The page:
A major international clinical trial to test a minimally invasive and safer surgical approach for patients with lung cancer is being conducted by The University of Montreal Hospital Research Centre (CRCHUM). This trial involves video-assisted thoracoscopic (VATS) lobectomy with ultrasonic pulmonary artery sealing.
“I think this technique could completely change the way we perform surgery for lung cancer, which is the deadliest form of cancer in North America,” said Dr. Moishe Liberman, a thoracic surgeon and researcher at the CRCHUM who is also an Associate Professor of Surgery at the University of Montreal.
Currently, pulmonary lobectomy is the most commonly performed lung cancer operation in the world. It involves opening the chest and cutting the ribs to remove the lung lobe containing the cancerous tumor. But it leaves a long scar, and patients take up to six months to recover from this invasive and risky procedure. In the past 20 years, a new technique has developed: video-assisted thoracoscopic (VATS) lobectomy. Instead of making a long incision in the chest and breaking the ribs, surgeons simply make small holes to reach the target area. Their actions are guided by a miniature video camera inserted in the chest wall through one of the holes.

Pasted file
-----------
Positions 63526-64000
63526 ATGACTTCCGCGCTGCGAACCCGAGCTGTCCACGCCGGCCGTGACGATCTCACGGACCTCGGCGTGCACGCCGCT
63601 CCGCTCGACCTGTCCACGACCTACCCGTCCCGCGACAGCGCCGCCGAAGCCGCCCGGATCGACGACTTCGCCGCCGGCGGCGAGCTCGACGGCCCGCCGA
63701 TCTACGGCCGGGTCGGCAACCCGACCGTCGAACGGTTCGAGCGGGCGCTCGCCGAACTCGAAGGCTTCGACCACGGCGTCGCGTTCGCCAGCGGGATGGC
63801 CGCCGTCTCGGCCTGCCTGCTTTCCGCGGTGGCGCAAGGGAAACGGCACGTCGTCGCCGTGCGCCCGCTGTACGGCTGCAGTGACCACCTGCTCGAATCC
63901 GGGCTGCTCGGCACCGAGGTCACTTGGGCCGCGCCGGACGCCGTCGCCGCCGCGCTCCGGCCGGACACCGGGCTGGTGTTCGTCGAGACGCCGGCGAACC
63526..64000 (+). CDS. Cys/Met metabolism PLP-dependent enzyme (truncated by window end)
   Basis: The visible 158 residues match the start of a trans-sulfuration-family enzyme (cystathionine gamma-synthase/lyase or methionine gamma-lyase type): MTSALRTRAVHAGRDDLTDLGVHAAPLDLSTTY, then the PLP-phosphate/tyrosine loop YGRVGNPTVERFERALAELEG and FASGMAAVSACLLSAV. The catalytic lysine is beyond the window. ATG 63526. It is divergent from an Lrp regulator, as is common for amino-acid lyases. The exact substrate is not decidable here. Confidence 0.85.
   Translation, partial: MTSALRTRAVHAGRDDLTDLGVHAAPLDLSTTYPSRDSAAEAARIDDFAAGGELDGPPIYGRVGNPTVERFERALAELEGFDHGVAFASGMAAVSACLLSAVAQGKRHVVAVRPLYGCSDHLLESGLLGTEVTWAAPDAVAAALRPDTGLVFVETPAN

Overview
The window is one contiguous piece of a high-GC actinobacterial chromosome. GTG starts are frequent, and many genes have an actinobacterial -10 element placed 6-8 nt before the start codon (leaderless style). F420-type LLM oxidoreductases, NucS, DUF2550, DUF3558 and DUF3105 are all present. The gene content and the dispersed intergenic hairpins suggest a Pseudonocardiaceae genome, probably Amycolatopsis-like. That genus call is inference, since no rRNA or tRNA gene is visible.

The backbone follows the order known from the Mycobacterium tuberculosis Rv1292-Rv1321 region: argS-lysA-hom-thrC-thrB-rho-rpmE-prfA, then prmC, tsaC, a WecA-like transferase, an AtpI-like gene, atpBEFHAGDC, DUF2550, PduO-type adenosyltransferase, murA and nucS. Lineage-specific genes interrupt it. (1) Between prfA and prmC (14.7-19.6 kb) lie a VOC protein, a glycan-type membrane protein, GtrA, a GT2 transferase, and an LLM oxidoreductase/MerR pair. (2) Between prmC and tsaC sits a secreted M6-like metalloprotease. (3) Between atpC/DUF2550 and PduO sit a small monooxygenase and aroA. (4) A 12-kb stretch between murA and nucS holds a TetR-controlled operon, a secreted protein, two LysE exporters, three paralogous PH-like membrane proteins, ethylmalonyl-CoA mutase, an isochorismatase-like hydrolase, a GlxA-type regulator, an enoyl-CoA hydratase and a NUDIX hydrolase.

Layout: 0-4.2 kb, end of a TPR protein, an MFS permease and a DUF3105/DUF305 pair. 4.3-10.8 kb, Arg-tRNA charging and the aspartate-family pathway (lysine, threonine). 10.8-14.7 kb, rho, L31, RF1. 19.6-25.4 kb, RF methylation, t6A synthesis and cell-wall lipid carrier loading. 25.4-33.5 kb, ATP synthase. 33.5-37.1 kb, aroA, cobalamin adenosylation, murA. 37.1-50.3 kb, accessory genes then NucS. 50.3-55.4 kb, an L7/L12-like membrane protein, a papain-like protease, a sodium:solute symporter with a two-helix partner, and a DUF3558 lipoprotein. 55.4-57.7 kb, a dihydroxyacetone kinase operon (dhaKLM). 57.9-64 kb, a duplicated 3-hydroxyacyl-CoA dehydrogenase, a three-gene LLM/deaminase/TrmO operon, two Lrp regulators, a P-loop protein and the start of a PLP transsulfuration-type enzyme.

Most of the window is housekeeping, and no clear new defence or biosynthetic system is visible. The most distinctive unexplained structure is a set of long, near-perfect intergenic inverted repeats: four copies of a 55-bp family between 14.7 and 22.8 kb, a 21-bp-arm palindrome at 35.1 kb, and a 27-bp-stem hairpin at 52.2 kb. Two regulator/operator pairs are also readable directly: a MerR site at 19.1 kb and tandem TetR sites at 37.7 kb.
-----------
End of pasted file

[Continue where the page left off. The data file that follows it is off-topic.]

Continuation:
To facilitate and secure the procedure, a kind of pistol with a small three-millimeter jaw at the end that seals the blood vessels using ultrasonic energy is used. The device, called the HARMONIC ACE®+7 Shears was designed by Ethicon, part of Johnson & Johnson. It is commonly used to seal small blood vessels under seven mm in diameter.
After five years of pre-clinical studies at the CRCHUM, first with animals and then in Phase 1 and 2 clinical trials that demonstrated the safety of the procedure, Dr. Liberman is now leading a large multi-center Phase 2 clinical to assess the effectiveness of the technique in 150 patients in Canada, the U.S., and Europe.
The $1.8 million project is funded by Johnson & Johnson. The results should be available in four years.